Every time I travel, I put together a music playlist to accompany my journey. This time around, I’m compiling my songs, and here’s what I have so far…

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I’d love to get some suggestions for good travel music. I’m trying to stick with a more calming feel for this journey, since I feel like the soothing indie music will keep me in check. Let me know of a song to add to complete my list!

Fall Fashion Trends I’m Loving

My closest friends know that I wait all year until it’s fall fashion season once again. Who doesn’t love the comfy, stylish look that the autumn brings? This year, there are some very sexy trends coming up that I am so excited to wear. I thought I’d share some of my favorites with you.

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I can’t wait until it is cold enough outside to wear my thigh-high socks. I think wearing these over tights, paired with boots, is super sexy and shows off the leg in a gorgeous way.

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Large cardigans and kimonos are making their way in at the end of the summer, and right in time for the chiller weather to pair them with. They’re cute and actually keep you warm.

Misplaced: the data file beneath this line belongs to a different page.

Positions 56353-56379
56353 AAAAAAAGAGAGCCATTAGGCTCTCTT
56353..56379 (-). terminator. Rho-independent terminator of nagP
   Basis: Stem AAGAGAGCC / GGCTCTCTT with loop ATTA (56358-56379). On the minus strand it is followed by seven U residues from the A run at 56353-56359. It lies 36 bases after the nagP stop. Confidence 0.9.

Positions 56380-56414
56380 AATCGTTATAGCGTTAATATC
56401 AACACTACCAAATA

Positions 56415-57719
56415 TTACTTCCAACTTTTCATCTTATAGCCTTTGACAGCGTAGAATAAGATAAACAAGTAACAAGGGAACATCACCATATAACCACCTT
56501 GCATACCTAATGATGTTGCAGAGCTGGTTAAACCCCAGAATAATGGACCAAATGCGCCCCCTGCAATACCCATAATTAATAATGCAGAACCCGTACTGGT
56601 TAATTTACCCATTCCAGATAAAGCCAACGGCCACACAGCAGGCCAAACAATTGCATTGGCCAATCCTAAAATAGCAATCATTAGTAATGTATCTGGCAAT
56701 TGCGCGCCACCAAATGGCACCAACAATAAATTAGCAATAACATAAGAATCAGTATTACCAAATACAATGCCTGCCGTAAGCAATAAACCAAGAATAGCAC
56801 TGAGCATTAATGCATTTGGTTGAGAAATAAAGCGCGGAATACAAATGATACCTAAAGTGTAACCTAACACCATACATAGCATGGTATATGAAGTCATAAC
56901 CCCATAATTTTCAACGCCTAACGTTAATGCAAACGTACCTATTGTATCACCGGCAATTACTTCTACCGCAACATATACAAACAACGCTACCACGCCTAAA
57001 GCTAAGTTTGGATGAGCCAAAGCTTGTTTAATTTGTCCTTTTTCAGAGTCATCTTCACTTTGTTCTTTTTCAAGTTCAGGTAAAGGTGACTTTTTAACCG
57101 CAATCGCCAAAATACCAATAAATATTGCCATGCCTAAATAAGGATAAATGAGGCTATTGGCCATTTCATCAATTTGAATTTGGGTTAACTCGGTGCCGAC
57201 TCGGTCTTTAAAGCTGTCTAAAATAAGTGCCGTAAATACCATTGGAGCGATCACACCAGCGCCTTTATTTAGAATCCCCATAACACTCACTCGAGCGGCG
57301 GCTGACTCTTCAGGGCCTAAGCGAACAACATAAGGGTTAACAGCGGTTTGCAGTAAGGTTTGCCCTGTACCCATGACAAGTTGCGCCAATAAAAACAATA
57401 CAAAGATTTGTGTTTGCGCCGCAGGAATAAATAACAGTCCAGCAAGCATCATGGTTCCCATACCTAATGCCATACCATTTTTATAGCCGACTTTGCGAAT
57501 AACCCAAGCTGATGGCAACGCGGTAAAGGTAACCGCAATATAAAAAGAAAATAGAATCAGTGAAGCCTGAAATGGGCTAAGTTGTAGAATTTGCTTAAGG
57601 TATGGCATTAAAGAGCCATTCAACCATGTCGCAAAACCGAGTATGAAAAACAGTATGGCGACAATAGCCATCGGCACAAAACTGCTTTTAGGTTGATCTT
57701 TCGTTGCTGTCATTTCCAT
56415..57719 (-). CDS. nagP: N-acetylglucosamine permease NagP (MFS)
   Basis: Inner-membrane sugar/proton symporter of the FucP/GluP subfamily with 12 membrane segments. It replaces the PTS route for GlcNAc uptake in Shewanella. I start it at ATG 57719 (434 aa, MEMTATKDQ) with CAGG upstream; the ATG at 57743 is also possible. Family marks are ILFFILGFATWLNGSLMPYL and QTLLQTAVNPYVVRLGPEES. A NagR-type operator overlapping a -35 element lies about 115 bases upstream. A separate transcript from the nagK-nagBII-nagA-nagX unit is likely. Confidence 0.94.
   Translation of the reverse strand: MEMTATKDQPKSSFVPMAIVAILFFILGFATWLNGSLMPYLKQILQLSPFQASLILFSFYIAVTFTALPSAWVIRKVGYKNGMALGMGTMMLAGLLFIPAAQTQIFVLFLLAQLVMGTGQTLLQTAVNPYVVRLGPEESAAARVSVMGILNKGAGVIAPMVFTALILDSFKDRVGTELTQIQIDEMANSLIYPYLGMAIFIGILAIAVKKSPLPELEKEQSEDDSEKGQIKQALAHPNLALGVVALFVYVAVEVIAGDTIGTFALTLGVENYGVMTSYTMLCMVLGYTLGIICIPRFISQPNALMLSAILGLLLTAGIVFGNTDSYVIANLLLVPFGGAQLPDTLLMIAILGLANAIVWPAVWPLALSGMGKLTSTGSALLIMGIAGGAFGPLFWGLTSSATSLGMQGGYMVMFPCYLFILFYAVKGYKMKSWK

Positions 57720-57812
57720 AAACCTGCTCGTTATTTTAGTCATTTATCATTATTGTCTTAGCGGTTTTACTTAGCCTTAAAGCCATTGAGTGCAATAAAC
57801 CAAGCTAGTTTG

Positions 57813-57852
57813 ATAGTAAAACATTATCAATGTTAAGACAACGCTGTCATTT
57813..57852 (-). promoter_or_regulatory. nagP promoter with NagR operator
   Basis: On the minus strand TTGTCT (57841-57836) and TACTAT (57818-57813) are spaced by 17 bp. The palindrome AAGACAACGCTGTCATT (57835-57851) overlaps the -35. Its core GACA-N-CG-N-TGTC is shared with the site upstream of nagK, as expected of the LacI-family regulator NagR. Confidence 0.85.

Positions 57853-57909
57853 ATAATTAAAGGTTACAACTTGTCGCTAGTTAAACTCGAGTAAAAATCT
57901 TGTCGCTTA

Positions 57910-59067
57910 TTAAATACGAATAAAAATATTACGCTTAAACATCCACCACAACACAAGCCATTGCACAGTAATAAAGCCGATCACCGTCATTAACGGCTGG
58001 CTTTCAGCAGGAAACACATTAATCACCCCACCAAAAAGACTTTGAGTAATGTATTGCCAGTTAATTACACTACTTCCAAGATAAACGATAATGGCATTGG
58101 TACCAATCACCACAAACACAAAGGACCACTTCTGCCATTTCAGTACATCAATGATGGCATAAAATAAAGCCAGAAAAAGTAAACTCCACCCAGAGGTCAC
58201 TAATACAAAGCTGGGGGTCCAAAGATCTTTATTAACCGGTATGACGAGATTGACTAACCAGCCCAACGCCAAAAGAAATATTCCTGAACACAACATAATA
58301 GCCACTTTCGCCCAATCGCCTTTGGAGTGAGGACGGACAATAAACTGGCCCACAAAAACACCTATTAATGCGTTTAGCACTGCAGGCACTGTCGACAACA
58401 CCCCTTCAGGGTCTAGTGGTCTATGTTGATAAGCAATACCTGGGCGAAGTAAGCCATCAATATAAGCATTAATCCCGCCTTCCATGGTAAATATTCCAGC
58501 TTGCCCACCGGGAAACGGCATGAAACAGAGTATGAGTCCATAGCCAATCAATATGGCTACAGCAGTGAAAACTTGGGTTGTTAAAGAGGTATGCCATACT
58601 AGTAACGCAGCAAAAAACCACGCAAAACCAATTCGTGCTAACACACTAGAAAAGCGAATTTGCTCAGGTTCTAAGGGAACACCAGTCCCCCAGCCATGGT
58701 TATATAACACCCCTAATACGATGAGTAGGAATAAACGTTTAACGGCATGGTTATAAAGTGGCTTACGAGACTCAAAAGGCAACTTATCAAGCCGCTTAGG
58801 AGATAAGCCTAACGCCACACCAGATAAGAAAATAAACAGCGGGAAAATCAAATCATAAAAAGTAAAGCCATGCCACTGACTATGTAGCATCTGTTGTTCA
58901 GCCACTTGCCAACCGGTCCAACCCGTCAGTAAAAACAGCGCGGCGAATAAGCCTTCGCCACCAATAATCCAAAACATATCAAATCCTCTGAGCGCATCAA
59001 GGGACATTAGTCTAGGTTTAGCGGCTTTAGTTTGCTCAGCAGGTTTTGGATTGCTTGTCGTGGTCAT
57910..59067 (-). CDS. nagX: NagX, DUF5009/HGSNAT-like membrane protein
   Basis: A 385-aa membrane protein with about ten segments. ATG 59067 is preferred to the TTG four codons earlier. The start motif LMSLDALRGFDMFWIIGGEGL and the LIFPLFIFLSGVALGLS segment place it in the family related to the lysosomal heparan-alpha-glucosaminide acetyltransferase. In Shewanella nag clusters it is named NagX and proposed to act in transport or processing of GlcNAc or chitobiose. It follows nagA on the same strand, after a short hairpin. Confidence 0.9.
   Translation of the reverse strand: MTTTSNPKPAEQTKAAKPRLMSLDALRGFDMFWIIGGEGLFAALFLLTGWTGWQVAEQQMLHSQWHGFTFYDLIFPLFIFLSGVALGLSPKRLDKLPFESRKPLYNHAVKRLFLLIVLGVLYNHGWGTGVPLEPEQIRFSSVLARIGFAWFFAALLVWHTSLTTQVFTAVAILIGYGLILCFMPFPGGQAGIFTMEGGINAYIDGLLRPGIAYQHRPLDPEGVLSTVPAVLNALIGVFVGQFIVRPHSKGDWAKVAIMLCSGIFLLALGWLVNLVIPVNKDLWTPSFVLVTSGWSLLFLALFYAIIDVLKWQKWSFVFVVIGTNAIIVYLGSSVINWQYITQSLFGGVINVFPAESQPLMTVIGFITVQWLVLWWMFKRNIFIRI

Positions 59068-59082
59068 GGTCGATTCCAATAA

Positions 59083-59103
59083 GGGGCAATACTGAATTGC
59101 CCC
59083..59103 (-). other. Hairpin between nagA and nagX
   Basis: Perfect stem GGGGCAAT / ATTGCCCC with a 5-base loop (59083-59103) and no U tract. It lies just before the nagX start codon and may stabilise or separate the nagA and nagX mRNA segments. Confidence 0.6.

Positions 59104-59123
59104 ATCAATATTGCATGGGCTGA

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I think I got on the smoking slipper bandwagon before a lot of people, and I’m glad, because they are adorable shoes, and look great paired with a rolled up skinny jean.

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Burnt orange, mustard, purple and oxblood are beautiful colors, and usually only appropriate in the fall, which is lucky for me, because I get to wear them again!

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I didn’t used to be a fan of this type of shoe, but now I can’t get enough of them! They are very versatile and can be used for everyday wear, as well as for going out at night.

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Backpacks were never my thing, and over the years, my taste in messenger bag has evolved to this lovely brown, leather-look that the recent bags have. They look good with every outfit.

What are your favorite fashion trends for this fall?

Tips for Starting a Travel Blog